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Viruses, Volume 9, Issue 1 (January 2017)

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Editorial

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Open AccessEditorial Acknowledgement to Reviewers of Viruses in 2016
Viruses 2017, 9(1), 8; doi:10.3390/v9010008
Received: 11 January 2017 / Accepted: 11 January 2017 / Published: 11 January 2017
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Abstract The editors of Viruses would like to express their sincere gratitude to the following reviewers for  assessing manuscripts in 2016.[...] Full article

Research

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Open AccessArticle Mx Is Not Responsible for the Antiviral Activity of Interferon-α against Japanese Encephalitis Virus
Viruses 2017, 9(1), 5; doi:10.3390/v9010005
Received: 6 November 2016 / Revised: 14 December 2016 / Accepted: 28 December 2016 / Published: 10 January 2017
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Abstract
Mx proteins are interferon (IFN)-induced dynamin-like GTPases that are present in all vertebrates and inhibit the replication of myriad viruses. However, the role Mx proteins play in IFN-mediated suppression of Japanese encephalitis virus (JEV) infection is unknown. In this study, we set out
[...] Read more.
Mx proteins are interferon (IFN)-induced dynamin-like GTPases that are present in all vertebrates and inhibit the replication of myriad viruses. However, the role Mx proteins play in IFN-mediated suppression of Japanese encephalitis virus (JEV) infection is unknown. In this study, we set out to investigate the effects of Mx1 and Mx2 expression on the interferon-α (IFNα) restriction of JEV replication. To evaluate whether the inhibitory activity of IFNα on JEV is dependent on Mx1 or Mx2, we knocked down Mx1 or Mx2 with siRNA in IFNα-treated PK-15 cells and BHK-21 cells, then challenged them with JEV; the production of progeny virus was assessed by plaque assay, RT-qPCR, and Western blotting. Our results demonstrated that depletion of Mx1 or Mx2 did not affect JEV restriction imposed by IFNα, although these two proteins were knocked down 66% and 79%, respectively. Accordingly, expression of exogenous Mx1 or Mx2 did not change the inhibitory activity of IFNα to JEV. In addition, even though virus-induced membranes were damaged by Brefeldin A (BFA), overexpressing porcine Mx1 or Mx2 did not inhibit JEV proliferation. We found that BFA inhibited JEV replication, not maturation, suggesting that BFA could be developed into a novel antiviral reagent. Collectively, our findings demonstrate that IFNα inhibits JEV infection by Mx-independent pathways. Full article
(This article belongs to the Special Issue Advances in Flavivirus Research)
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Open AccessArticle Effective Detection of Porcine Cytomegalovirus Using Non-Invasively Taken Samples from Piglets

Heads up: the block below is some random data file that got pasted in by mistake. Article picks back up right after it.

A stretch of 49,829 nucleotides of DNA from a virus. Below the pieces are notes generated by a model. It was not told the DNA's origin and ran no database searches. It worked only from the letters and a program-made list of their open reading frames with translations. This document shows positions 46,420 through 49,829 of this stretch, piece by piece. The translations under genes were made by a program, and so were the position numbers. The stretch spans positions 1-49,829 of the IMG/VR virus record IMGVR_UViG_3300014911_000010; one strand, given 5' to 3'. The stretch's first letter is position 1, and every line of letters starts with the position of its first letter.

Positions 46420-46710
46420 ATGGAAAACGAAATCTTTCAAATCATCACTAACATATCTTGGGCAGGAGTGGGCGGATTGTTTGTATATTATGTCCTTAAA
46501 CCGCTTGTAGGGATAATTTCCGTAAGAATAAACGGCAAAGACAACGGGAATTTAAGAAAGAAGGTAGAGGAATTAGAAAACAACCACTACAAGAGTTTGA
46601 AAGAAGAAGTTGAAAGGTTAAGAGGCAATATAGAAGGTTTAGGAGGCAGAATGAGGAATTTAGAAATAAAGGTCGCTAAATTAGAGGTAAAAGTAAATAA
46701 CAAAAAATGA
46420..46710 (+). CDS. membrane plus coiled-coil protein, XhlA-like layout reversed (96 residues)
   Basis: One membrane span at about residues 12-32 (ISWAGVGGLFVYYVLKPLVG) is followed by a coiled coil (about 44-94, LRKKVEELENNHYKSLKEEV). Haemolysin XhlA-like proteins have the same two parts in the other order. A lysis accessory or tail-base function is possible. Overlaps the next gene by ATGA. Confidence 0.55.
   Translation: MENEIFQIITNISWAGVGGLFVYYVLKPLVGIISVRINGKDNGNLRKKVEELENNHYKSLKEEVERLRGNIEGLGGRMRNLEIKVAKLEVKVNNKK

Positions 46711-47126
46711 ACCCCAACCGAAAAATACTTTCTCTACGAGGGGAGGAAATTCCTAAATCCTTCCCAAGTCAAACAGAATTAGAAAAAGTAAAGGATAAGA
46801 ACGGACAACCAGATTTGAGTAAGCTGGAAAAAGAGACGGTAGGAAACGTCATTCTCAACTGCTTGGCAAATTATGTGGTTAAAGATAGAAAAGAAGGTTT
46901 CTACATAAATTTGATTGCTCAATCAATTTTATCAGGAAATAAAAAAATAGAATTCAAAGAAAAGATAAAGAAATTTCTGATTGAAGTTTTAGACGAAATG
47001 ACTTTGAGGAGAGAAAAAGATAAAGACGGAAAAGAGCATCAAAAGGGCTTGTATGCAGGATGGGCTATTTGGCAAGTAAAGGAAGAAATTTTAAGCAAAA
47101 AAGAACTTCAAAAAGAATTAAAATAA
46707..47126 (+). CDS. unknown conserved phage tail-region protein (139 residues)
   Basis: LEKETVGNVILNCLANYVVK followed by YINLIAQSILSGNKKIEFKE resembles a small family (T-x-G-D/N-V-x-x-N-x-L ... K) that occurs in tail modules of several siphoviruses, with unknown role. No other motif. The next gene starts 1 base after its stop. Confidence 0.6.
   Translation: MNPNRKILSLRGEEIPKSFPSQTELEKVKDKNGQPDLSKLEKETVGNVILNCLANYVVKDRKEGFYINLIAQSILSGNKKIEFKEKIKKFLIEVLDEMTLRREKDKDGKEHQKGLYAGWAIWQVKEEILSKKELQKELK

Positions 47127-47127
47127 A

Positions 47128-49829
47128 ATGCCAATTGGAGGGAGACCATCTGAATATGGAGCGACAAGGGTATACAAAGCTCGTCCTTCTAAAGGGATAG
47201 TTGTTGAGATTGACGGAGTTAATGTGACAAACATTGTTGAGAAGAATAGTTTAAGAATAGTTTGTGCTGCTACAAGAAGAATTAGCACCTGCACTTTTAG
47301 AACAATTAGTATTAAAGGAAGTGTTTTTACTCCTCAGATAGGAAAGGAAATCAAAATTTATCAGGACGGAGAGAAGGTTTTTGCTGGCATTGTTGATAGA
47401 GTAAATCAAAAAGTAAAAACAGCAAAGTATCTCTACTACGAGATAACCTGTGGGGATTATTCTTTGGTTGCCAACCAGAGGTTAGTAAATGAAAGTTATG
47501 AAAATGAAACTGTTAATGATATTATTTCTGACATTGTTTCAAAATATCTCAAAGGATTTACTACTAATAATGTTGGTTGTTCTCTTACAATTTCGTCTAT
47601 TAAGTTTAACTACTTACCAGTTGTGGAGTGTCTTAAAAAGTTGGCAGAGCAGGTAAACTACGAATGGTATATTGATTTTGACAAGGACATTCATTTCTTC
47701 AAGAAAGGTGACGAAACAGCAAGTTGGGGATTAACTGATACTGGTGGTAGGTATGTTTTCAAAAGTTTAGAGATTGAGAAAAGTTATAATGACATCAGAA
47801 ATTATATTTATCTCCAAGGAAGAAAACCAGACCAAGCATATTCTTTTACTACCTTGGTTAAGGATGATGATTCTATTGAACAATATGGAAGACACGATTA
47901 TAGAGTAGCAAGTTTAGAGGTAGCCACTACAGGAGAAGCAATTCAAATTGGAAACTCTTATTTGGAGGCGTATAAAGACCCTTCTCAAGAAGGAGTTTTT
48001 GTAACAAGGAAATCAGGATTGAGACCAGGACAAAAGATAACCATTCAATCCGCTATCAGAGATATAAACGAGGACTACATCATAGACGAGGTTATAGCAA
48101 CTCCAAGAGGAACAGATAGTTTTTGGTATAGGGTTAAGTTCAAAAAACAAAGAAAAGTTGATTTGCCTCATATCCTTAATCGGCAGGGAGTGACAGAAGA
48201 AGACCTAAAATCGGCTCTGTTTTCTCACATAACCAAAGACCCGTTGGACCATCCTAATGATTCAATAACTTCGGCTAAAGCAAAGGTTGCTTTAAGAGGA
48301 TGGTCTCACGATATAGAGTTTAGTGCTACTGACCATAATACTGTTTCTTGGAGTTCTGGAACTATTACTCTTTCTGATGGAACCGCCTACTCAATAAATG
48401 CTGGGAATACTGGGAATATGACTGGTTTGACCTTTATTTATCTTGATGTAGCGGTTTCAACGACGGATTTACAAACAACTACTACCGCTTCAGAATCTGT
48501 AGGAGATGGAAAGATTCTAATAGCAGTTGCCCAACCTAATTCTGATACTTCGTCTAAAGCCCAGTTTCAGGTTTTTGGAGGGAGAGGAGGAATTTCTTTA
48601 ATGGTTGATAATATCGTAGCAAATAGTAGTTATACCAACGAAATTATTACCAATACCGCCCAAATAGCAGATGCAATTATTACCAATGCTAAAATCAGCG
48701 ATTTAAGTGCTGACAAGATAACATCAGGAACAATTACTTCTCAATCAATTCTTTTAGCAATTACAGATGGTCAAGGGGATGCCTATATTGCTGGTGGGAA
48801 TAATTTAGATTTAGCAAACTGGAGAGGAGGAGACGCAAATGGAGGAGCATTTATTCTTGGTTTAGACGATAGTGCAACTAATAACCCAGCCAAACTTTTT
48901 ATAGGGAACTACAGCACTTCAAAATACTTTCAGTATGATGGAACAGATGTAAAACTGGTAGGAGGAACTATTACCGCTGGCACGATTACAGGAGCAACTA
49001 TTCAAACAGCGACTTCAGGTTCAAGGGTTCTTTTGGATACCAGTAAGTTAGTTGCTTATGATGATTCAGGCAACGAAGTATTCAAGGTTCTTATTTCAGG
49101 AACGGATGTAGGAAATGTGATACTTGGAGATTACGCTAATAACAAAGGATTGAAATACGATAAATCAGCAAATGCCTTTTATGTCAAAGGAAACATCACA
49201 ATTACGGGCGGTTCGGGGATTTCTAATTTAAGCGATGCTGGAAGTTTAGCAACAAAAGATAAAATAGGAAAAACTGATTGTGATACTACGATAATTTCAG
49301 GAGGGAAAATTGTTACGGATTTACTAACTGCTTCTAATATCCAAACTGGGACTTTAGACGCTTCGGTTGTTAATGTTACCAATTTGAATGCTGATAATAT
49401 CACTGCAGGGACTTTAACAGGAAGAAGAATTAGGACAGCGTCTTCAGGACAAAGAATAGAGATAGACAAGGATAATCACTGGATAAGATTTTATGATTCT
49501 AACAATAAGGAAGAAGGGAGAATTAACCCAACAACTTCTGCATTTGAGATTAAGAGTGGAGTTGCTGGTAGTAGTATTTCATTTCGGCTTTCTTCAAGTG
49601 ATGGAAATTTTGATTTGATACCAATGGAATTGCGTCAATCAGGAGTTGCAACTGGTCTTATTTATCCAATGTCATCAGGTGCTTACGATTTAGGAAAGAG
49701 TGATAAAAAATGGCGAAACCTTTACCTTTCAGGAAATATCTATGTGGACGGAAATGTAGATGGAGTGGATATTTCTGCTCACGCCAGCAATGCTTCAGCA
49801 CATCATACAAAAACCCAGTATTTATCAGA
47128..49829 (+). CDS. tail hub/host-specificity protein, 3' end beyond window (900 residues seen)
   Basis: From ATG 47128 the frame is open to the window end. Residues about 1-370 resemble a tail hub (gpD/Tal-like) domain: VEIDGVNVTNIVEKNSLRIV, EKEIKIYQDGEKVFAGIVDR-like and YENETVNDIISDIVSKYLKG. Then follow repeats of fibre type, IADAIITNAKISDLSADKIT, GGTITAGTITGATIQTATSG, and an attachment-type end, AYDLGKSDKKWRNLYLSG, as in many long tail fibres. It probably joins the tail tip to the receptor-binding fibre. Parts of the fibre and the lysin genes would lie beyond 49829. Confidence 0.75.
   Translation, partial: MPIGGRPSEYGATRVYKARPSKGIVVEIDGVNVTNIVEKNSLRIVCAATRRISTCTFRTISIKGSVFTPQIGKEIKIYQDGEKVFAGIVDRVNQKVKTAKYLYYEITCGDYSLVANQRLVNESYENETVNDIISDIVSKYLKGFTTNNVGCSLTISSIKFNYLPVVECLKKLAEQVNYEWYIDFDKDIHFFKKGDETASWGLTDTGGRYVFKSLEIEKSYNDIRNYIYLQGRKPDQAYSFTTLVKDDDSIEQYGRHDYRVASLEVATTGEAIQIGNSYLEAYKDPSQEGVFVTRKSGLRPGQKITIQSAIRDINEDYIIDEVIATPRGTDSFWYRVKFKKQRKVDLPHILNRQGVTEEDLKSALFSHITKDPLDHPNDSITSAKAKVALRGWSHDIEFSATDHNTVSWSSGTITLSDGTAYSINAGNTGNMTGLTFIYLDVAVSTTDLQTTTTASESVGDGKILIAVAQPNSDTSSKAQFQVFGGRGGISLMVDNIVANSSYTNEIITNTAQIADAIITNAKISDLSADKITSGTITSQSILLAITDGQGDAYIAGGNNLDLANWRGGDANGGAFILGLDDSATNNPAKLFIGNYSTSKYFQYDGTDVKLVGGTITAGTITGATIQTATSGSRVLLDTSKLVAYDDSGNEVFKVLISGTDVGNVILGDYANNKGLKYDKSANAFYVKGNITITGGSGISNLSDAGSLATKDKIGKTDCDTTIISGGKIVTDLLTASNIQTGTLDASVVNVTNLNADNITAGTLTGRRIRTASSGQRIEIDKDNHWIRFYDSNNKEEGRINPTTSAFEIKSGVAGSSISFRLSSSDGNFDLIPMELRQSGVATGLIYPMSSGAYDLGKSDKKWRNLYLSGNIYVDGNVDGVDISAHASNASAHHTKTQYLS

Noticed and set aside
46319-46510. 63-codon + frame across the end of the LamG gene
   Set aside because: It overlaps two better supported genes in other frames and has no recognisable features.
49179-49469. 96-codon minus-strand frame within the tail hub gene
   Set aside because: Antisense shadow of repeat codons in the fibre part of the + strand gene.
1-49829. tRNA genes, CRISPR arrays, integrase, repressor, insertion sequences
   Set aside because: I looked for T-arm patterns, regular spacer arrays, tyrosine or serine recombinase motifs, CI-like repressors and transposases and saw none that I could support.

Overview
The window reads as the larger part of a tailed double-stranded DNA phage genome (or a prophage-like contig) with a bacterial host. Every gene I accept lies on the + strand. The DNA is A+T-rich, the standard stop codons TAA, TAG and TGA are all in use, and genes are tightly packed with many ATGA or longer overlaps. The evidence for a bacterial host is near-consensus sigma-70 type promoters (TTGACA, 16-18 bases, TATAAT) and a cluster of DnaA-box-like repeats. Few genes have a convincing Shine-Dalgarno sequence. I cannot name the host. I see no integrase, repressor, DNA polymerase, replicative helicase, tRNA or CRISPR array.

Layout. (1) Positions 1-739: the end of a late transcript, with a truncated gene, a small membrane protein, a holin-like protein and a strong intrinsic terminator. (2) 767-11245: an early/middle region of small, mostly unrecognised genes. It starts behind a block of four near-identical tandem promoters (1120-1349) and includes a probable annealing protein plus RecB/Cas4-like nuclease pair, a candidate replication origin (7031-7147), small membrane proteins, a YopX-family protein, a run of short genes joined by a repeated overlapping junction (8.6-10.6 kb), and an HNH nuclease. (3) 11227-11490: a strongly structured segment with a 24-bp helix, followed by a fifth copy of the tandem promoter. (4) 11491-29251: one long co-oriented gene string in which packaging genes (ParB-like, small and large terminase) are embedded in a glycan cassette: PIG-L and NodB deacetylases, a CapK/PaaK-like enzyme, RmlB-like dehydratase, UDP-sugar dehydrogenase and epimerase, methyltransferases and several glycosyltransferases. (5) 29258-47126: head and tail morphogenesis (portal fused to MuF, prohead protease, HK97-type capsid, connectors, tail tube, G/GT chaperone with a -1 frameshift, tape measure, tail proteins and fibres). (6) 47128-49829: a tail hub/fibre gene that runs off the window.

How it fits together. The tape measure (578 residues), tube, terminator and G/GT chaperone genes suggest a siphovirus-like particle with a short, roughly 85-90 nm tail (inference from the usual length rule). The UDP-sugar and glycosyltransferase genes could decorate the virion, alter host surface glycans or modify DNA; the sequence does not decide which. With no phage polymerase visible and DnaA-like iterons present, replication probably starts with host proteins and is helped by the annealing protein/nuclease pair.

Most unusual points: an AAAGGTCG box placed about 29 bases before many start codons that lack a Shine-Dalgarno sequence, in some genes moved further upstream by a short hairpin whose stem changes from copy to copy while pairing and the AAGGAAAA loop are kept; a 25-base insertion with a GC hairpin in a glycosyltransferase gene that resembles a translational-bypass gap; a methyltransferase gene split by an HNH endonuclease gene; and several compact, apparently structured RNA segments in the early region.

Viruses 2017, 9(1), 9; doi:10.3390/v9010009
Received: 20 October 2016 / Revised: 29 December 2016 / Accepted: 3 January 2017 / Published: 12 January 2017
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Abstract
Shortage of human organs forced the development of xenotransplantation using cells, tissues, and organs from pigs. Xenotransplantation may be associated with the transmission of porcine zoonotic microorganisms, among them the porcine cytomegalovirus (PCMV). To prevent virus transmission, pigs have to be screened using
[...] Read more.
Shortage of human organs forced the development of xenotransplantation using cells, tissues, and organs from pigs. Xenotransplantation may be associated with the transmission of porcine zoonotic microorganisms, among them the porcine cytomegalovirus (PCMV). To prevent virus transmission, pigs have to be screened using sensitive methods. In order to perform regular follow-ups and further breeding of the animals, samples for testing should be collected by low-invasive or non-invasive methods. Sera, ear biopsies, as well as oral and anal swabs were collected from ten 10-day-old Aachen minipigs (AaMP) and tested for PCMV using sensitive nested polymerase chain reaction (PCR) as well as uniplex and duplex real-time PCR. Porcine cytomegalovirus DNA was detected most frequently in oral and anal swabs. Comparison of duplex and uniplex real-time PCR systems for PCMV detection demonstrated a lower sensitivity of duplex real-time PCR when the copy numbers of the target genes were low (less 200). Therefore, to increase the efficacy of PCMV detection in piglets, early testing of oral and anal swabs by uniplex real-time PCR is recommended. Full article
(This article belongs to the Special Issue Porcine Viruses)
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Open AccessArticle A Semipersistent Plant Virus Differentially Manipulates Feeding Behaviors of Different Sexes and Biotypes of Its Whitefly Vector
Viruses 2017, 9(1), 4; doi:10.3390/v9010004 (registering DOI)
Received: 21 November 2016 / Accepted: 19 December 2016 / Published: 13 January 2017
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Abstract
It is known that plant viruses can change the performance of their vectors. However, there have been no reports on whether or how a semipersistent plant virus manipulates the feeding behaviors of its whitefly vectors. Cucurbit chlorotic yellows virus (CCYV) (genus Crinivirus,
[...] Read more.